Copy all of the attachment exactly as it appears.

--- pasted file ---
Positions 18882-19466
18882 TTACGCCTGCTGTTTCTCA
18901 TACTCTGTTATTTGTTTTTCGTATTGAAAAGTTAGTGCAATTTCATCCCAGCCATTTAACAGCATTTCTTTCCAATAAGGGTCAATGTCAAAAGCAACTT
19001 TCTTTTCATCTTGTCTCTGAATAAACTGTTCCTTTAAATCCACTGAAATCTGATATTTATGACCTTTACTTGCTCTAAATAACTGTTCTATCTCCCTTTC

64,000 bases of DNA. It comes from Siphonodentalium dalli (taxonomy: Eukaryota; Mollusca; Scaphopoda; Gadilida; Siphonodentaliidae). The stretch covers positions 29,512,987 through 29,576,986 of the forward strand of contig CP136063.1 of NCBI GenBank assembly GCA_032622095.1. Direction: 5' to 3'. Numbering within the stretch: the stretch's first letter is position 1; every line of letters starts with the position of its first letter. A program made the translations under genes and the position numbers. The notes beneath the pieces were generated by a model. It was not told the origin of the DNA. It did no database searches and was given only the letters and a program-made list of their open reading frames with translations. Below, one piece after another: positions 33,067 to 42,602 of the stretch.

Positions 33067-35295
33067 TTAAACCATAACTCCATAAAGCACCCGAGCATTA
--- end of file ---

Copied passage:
Positions 18882-19466
18882 TTACGCCTGCTGTTTCTCA
18901 TACTCTGTTATTTGTTTTTCGTATTGAAAAGTTAGTGCAATTTCATCCCAGCCATTTAACAGCATTTCTTTCCAATAAGGGTCAATGTCAAAAGCAACTT
19001 TCTTTTCATCTTGTCTCTGAATAAACTGTTCCTTTAAATCCACTGAAATCTGATATTTATGACCTTTACTTGCTCTAAATAACTGTTCTATCTCCCTTTC

64,000 bases of DNA. It comes from Siphonodentalium dalli (taxonomy: Eukaryota; Mollusca; Scaphopoda; Gadilida; Siphonodentaliidae). The stretch covers positions 29,512,987 through 29,576,986 of the forward strand of contig CP136063.1 of NCBI GenBank assembly GCA_032622095.1. Direction: 5' to 3'. Numbering within the stretch: the stretch's first letter is position 1; every line of letters starts with the position of its first letter. A program made the translations under genes and the position numbers. The notes beneath the pieces were generated by a model. It was not told the origin of the DNA. It did no database searches and was given only the letters and a program-made list of their open reading frames with translations. Below, one piece after another: positions 33,067 to 42,602 of the stretch.

Positions 33067-35295
33067 TTAAACCATAACTCCATAAAGCACCCGAGCATTA